In this blog post, Shubham Aparijita, a student at Symbiosis Law School, Pune and pursuing a Diploma in Entrepreneurship Administration and Business Laws from NUJS, Kolkata, analyzes return of allotment of securities.
Before explaining what return of allotment is it is necessary for us to understand what allotment of securities is.
This means allotting a certain number of shares to an applicant in response to his application for shares. Allotment means distributing of shares among people who have submitted written application for issue of shares.
Allotment Of Securities
Section 39 prohibited allotment of securities when the minimum amount stated for subscription is not achieved. It further talks about refund within a given period. It provides that the minimum amount should be received within 30 days from the date of issue of the prospectus, or such other period as may be specified by the Securities and Exchange Board. If the required number of subscription that is the minimum subscription is not achieved it shall be returned within such time and manner as may be prescribed.
According to the rules if the given minimum amount has not been subscribed and the payable amount on application is not achieved within the period given or specified then the application money shall be paid back within fifteen days from the closure of the issue and if the money is not so repaid within the specified time then the directors of the company (officers in default) shall be liable jointly and severally to repay that money along with interest at the rate of 15% per annum. The money shall be credited to the bank account from which they received the subscription amount.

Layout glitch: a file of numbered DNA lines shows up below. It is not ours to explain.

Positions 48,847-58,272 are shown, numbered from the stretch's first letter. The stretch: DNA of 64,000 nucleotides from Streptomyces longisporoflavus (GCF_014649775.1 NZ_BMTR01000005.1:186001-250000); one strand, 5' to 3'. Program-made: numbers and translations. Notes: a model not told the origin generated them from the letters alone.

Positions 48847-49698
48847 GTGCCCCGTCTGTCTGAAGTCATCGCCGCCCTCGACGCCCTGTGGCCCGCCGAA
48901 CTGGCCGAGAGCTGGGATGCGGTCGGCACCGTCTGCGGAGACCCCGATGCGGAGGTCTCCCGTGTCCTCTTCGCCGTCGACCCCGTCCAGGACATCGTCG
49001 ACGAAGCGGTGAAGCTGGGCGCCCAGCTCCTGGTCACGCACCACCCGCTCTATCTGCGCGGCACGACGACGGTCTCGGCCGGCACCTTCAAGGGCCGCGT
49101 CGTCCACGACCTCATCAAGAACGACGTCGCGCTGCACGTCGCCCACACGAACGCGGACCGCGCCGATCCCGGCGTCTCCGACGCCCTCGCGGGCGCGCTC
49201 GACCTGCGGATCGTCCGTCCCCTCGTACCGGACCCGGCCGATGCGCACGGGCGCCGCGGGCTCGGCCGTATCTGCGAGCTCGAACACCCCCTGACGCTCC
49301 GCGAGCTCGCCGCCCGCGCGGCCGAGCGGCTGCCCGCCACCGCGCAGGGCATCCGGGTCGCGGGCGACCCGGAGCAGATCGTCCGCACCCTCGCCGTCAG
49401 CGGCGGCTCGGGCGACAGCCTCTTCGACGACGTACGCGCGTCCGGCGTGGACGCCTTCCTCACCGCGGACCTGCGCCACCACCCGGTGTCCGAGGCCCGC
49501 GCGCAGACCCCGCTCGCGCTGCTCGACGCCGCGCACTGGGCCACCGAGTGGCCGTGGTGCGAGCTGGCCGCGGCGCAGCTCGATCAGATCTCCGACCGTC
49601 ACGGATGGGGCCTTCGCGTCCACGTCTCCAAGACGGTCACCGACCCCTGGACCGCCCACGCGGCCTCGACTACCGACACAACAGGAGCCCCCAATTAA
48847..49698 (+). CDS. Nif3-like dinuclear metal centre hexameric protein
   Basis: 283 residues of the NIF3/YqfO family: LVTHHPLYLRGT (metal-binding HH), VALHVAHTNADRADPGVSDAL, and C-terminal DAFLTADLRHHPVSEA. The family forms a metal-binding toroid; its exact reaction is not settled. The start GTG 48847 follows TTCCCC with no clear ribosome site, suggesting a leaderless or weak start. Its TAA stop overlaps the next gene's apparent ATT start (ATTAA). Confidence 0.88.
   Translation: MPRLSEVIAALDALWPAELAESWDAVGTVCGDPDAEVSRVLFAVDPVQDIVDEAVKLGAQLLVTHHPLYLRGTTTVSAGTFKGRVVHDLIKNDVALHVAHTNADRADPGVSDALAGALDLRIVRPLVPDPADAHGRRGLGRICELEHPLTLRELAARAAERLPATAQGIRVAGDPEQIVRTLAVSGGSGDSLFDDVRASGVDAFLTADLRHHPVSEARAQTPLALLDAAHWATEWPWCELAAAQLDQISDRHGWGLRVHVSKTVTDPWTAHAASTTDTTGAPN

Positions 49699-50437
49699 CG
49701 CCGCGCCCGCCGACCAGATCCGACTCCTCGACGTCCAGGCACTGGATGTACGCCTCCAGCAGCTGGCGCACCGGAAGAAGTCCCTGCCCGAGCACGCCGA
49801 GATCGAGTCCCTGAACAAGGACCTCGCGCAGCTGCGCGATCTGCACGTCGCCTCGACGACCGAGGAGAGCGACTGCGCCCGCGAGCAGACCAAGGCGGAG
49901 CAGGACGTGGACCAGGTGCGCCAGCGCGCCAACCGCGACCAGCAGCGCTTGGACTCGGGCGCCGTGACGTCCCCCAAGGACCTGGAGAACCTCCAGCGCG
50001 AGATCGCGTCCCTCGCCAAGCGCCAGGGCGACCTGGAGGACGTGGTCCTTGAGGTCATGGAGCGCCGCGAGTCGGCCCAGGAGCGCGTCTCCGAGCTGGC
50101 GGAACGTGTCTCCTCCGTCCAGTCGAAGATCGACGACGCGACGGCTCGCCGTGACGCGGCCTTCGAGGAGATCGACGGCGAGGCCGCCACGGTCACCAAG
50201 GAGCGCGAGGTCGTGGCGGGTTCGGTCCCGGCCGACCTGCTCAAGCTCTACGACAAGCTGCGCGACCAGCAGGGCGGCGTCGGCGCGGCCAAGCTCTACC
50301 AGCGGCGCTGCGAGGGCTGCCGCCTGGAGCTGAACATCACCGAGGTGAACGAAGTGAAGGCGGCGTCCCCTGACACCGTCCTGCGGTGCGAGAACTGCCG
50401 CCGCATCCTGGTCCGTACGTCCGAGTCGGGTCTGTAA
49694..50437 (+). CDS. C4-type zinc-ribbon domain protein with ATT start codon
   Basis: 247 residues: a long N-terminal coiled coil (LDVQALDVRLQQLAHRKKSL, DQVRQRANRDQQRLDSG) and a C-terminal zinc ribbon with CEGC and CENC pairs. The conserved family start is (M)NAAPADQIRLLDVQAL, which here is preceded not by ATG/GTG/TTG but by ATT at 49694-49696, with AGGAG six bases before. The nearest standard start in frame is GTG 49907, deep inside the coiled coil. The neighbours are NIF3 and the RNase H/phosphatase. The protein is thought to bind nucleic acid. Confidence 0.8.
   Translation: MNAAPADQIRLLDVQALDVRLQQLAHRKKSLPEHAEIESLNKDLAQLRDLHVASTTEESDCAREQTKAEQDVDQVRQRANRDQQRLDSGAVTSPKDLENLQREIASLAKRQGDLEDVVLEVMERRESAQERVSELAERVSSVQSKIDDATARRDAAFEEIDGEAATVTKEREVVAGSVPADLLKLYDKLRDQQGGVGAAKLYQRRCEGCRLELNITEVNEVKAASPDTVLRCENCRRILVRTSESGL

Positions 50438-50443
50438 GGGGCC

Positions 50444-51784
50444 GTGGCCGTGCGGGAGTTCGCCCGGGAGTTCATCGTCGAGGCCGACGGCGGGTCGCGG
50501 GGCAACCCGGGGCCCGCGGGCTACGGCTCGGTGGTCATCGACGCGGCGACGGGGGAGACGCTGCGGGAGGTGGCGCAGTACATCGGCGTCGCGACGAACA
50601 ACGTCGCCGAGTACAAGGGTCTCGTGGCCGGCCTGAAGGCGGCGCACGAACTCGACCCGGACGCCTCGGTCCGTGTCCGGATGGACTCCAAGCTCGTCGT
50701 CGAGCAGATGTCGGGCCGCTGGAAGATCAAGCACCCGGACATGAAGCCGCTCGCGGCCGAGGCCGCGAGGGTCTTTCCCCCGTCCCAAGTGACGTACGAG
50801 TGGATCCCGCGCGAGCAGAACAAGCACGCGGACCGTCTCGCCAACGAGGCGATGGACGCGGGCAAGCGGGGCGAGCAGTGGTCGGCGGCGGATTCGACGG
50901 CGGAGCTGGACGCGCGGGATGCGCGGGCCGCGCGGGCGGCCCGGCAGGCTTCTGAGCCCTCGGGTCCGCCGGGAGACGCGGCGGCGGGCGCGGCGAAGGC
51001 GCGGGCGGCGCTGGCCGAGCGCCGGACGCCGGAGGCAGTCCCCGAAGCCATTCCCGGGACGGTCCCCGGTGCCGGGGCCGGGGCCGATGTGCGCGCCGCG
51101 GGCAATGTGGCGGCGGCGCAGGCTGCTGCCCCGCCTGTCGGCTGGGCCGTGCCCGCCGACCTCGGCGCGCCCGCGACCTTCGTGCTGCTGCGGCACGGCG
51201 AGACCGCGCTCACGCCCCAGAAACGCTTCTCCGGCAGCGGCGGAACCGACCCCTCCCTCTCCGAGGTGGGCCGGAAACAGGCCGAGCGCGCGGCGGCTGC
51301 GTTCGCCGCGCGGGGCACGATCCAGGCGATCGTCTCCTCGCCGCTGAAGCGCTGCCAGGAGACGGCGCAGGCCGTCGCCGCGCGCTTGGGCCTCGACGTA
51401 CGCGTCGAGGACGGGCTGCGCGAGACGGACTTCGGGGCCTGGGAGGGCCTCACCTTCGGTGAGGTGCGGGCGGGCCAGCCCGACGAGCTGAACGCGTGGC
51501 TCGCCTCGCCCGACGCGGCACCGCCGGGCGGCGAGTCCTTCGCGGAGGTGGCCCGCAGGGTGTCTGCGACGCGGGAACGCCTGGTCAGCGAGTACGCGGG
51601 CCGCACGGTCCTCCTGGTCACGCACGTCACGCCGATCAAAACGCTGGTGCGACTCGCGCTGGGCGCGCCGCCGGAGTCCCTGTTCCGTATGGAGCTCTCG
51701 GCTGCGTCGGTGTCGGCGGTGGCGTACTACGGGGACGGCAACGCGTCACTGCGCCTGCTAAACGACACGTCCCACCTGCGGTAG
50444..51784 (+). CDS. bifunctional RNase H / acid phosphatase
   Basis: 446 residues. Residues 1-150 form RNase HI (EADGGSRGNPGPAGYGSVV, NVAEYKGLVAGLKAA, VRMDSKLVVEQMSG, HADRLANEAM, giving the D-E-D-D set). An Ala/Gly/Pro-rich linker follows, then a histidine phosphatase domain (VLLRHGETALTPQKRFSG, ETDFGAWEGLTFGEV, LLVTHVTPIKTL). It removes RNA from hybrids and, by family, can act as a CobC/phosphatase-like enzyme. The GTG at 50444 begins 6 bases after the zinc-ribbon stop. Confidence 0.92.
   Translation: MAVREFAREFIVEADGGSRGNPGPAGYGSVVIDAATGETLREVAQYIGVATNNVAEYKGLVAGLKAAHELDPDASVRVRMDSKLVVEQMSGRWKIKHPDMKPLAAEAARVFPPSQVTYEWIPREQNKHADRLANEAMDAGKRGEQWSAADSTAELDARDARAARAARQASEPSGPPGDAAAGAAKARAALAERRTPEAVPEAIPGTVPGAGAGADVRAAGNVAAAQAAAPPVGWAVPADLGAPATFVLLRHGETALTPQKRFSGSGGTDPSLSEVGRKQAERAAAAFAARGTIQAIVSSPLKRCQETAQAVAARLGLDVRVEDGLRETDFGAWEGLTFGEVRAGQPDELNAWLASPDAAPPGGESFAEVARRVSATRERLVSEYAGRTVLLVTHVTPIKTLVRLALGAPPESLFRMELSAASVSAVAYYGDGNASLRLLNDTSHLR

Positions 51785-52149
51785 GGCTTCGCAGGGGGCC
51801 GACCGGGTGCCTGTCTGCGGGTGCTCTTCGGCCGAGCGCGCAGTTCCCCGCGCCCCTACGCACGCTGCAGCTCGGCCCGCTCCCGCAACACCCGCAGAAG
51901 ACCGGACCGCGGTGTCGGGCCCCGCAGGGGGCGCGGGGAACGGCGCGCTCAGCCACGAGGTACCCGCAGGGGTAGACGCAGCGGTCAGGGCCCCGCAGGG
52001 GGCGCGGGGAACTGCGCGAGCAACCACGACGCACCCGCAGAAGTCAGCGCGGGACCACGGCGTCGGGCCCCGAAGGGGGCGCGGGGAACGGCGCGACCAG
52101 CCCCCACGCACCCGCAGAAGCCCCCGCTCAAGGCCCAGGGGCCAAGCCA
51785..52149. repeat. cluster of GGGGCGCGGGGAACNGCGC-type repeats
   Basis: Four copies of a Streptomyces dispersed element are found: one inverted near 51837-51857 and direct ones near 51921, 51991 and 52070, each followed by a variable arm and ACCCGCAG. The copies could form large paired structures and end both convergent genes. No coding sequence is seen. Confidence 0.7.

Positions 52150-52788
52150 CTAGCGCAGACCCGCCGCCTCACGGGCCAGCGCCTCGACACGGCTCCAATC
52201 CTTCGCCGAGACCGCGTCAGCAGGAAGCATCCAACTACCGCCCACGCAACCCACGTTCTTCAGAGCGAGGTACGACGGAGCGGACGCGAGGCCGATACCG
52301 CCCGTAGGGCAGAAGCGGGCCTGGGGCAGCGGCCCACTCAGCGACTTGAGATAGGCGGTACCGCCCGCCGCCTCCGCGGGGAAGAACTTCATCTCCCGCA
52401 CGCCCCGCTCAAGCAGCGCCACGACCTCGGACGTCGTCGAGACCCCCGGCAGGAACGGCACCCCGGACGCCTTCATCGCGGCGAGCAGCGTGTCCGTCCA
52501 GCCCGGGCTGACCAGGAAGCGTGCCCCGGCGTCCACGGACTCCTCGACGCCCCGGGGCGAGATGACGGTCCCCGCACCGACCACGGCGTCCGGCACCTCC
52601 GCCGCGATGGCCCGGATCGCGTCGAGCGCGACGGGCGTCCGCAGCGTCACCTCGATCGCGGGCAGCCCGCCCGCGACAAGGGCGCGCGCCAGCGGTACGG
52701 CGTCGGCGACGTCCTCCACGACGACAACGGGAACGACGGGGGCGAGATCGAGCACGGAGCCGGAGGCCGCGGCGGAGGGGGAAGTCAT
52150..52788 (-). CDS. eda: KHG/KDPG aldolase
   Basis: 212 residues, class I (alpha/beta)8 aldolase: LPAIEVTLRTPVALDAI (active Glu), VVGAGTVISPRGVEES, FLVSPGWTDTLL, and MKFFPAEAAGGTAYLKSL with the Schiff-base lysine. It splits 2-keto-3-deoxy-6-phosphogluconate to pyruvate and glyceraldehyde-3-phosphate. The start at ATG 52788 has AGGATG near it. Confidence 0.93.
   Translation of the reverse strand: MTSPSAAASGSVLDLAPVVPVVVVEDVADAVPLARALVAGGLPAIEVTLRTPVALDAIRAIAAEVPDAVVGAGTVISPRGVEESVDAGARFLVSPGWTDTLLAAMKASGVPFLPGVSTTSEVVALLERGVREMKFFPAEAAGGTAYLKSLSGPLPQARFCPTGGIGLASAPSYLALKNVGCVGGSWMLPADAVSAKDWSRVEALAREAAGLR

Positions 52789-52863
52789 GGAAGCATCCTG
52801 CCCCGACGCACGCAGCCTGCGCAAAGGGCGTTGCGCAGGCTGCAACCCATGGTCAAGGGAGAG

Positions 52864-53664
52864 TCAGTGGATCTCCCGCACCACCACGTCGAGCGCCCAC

Section 39 states: that the minimum amount of every security shall not be less than 5% of the nominal amount or any other percentage or amount as may be prescribed by the SEBI (Securities and Exchange Board).
If companies who have share capital make any allotment of securities, then they shall file the return of allotment with the Registrar in the manner as it is prescribed. If a company makes any allotment of its securities, they shall file within 30 days a return of allotment with the Registrar in Form PAS-3, along with the fee as specified in the Companies (Registration Offices and Fees) Rules, 2014.
PAS-3 is required to be filed pursuant to Section 39(4) and 42(9) of the Companies Act 2013 and Rule 12 and Rule 14 of Companies (Prospectus and Allotment of Securities) rule, 2014.
The rules further provide for the attachments to Form PAS-3, i.e., return of allotment as under:
- Whenever a company makes any allotment of shares or securities, it is required to file a return of allotment along with complete list of allottees to whom securities have been issued. The complete list includes: Name, address, occupation (if any), and a number of securities allotted to each of the allottees. The list shall be signed and certified with the Form PAS-3 being complete and correct as per the records of the company.
- In case the allotment of securities consideration other than cash (fully or partly paid up), Along with the form there shall be a copy of the contract duly stamped, for which the securities have been allotted with any other contract of sale ( relating to a property or an asset, or a contract for services or other consideration) should be attached.
- Where a contract is not in writing the company shall attach complete particulars of the contract stamped And the Registrar may require that the stamp duty payable thereon be adjudicated under section 31 of the Indian Stamp Act, 1899.A report with respect to the valuation of the consideration other than cash shall also be attached to the copy of contract
- In the case of issue of bonus shares, a copy shall be attached to the Form along with resolution authorizing the issue of such shares.
Penalty For Default Of Payment